GMAT - Reading Comprehension - Argument Evaluation - Critical Reading
In Winters v. United States (1908), the Supreme Court held that the right to use waters flowing through or adjacent to the Fort Belknap Indian Reservation was reserved to American Indians by the treaty establishing the reservation.
In Winters v. United States (1908), the Supreme Court held that the right to use waters flowing through or adjacent to the Fort Belknap Indian Reservation was reserved to American Indians by the treaty establishing the reservation. Although this treaty did not mention water rights, the Court ruled that the federal government, when it created the reservation, intended to deal fairly with American Indians by reserving for them the waters without which their lands would have been useless. Later decisions, citing Winters, established that courts can find federal rights to reserve water for particular purposes if (1) the land in question lies within an enclave under exclusive federal jurisdiction, (2) the land has been formally withdrawn from federal public lands-i.e., withdrawn from the stock of federal lands available for private use under federal land use laws-and set aside or reserved, and (3) the circumstances reveal the government intended to reserve water as well as land when establishing the reservation. Some American Indian tribes have also established water rights through the courts based on their traditional diversion and use of certain waters prior to the United States’ acquisition of sovereignty. For example, the Rio Grande Pueblos already existed when the United States acquired sovereignty over New Mexico in 1848. Although they at that time became part of the United States, the pueblo lands never formally constituted a part of federal public lands; in any event, no treaty, statute, or executive order has ever designated or withdrawn the Pueblos from public lands as American Indian reservations. This fact, however, has not barred application of the Winters doctrine. What constitutes an American Indian reservation is a question of practice, not of legal definition, and the Pueblos have always been treated as reservations by the United States. This pragmatic approach is buttressed by Arizona v. California (1963), wherein the Supreme Court indicated that the manner in which any type of federal reservation is created does not affect the application to it of the Winters doctrine. Therefore, the reserved water rights of Pueblo Indians have priority over other citizens’ water rights as of 1848, the year in which Pueblos must be considered to have become reservations.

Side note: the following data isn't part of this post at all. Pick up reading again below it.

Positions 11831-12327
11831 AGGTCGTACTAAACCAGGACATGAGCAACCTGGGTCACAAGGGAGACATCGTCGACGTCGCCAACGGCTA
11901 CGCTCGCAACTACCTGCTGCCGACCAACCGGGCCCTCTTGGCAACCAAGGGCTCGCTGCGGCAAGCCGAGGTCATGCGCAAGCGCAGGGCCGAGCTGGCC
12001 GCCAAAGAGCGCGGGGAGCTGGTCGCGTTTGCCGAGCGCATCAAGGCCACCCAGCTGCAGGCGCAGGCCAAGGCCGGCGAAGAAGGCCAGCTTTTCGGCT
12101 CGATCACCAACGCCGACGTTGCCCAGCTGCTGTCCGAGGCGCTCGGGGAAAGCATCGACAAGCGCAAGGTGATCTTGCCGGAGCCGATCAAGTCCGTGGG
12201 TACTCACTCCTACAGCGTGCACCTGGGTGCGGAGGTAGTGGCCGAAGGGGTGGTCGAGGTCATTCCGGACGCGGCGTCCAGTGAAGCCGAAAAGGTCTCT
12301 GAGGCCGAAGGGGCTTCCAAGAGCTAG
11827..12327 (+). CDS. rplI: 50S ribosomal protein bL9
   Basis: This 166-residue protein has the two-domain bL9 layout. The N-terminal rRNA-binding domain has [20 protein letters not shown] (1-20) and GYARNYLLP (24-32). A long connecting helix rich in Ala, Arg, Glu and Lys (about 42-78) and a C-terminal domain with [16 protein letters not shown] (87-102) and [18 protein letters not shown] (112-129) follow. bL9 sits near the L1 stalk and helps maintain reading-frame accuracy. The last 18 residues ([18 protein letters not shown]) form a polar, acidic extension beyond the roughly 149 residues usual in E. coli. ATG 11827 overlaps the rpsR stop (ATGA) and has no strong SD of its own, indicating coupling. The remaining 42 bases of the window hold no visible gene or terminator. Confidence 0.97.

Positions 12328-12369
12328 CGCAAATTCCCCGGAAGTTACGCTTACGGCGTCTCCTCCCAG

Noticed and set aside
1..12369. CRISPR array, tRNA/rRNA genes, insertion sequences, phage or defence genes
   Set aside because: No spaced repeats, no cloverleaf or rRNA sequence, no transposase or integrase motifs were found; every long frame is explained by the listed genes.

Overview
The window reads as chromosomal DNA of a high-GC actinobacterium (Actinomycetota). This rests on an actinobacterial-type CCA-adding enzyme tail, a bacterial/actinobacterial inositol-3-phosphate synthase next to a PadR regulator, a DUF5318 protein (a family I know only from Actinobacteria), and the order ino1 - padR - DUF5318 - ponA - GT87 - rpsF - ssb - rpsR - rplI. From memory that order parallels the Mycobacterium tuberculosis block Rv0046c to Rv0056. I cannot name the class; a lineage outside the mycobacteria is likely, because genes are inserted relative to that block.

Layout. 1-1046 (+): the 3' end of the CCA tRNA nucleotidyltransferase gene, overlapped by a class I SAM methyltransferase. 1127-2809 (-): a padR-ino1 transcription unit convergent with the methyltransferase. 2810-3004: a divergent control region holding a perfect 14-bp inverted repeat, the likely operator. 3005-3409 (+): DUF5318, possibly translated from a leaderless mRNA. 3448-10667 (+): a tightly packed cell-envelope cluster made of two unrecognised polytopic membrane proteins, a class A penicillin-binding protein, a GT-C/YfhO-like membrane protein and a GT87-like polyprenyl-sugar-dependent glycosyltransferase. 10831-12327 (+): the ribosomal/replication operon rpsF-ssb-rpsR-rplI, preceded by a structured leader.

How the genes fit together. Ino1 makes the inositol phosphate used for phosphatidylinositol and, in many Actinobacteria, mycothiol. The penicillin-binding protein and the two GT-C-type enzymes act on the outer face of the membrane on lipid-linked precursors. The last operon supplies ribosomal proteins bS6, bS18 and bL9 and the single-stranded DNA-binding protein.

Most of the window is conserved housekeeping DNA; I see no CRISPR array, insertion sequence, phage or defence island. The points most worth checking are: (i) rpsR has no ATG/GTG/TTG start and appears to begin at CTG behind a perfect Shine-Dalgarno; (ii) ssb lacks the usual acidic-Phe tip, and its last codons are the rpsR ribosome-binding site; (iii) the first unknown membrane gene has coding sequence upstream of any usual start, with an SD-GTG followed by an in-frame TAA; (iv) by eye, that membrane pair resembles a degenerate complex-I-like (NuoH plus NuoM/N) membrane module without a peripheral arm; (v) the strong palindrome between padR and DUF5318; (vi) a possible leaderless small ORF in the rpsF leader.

Q1. The passage suggests that, if the criteria discussed in lines 10-20 were the only criteria for establishing a reservation’s water rights, which of the following would be true?
(A) The water rights of the inhabitants of the Fort Belknap Indian Reservation would not take precedence over those of other citizens.
(B) Reservations established before 1848 would be judged to have no water rights.
(C) There would be no legal basis for the water rights of the Rio Grande pueblos.
(D) Reservations other than American Indian reservations could not be created with reserved water rights.